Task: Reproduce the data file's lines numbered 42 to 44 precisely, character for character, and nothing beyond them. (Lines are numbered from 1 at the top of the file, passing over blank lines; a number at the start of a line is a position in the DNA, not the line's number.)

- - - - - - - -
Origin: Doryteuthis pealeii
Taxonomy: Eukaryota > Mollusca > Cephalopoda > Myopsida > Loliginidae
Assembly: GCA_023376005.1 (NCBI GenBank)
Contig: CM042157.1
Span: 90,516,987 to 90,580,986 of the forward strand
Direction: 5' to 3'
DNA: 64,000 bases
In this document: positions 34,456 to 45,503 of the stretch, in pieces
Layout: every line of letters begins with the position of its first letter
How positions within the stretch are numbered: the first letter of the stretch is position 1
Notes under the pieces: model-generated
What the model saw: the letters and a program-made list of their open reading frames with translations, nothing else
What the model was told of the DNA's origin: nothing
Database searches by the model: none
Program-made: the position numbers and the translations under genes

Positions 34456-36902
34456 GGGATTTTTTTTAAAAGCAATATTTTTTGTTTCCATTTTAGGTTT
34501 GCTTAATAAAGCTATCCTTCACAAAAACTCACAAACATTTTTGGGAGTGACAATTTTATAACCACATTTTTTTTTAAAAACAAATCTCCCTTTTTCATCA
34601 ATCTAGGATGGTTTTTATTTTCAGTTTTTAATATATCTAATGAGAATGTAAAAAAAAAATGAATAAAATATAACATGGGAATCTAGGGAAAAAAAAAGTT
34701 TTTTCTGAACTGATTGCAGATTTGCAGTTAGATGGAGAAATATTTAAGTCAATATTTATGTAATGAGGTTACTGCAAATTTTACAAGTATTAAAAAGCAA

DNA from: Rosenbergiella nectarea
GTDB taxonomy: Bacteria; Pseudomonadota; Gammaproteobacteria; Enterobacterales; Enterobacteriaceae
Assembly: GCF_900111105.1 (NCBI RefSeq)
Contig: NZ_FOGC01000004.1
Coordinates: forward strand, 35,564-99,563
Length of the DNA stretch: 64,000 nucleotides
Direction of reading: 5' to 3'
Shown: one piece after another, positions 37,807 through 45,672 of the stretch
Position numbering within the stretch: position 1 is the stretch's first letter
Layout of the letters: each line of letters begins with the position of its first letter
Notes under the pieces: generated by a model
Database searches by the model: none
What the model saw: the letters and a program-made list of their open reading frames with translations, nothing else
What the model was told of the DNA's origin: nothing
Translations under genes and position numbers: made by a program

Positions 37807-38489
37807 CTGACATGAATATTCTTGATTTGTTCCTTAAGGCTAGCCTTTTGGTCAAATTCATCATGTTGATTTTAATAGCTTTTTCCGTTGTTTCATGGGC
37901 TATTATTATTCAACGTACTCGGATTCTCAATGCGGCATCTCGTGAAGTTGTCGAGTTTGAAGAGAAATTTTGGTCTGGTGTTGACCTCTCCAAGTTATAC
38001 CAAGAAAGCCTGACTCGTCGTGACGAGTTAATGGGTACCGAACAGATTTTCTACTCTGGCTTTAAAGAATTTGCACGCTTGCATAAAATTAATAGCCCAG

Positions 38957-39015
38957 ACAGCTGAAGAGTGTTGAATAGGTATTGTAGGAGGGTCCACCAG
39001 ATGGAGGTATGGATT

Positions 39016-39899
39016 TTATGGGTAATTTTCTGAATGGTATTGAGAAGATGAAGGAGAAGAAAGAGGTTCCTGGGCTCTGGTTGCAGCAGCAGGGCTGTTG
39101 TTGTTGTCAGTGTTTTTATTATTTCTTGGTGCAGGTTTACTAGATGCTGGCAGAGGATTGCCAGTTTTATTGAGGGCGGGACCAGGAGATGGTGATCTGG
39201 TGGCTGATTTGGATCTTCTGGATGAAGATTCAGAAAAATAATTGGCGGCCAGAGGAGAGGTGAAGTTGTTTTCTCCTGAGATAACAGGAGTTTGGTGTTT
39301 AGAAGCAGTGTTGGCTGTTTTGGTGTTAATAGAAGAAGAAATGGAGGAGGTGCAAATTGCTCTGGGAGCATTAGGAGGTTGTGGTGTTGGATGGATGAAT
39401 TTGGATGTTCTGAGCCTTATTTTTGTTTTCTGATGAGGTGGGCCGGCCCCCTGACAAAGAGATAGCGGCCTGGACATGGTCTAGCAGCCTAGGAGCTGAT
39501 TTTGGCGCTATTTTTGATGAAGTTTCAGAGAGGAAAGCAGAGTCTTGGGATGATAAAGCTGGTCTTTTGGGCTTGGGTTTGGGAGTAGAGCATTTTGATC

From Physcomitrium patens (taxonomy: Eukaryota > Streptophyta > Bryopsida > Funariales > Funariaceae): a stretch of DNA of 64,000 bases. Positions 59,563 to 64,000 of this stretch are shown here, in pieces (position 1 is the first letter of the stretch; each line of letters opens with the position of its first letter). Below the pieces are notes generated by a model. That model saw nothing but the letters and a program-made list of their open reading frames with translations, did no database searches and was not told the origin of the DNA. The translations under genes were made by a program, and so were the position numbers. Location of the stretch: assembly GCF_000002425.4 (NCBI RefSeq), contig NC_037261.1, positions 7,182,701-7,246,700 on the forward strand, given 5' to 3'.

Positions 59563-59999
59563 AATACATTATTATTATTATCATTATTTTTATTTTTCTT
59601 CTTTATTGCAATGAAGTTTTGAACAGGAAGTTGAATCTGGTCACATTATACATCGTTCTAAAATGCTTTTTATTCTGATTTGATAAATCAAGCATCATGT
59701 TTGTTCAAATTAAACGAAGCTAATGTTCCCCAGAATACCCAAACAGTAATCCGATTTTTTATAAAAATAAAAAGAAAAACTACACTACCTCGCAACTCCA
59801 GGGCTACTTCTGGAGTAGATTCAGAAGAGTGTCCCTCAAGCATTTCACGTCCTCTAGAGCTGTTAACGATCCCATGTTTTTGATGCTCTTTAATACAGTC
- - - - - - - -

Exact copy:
39001 ATGGAGGTATGGATT

Positions 39016-39899
39016 TTATGGGTAATTTTCTGAATGGTATTGAGAAGATGAAGGAGAAGAAAGAGGTTCCTGGGCTCTGGTTGCAGCAGCAGGGCTGTTG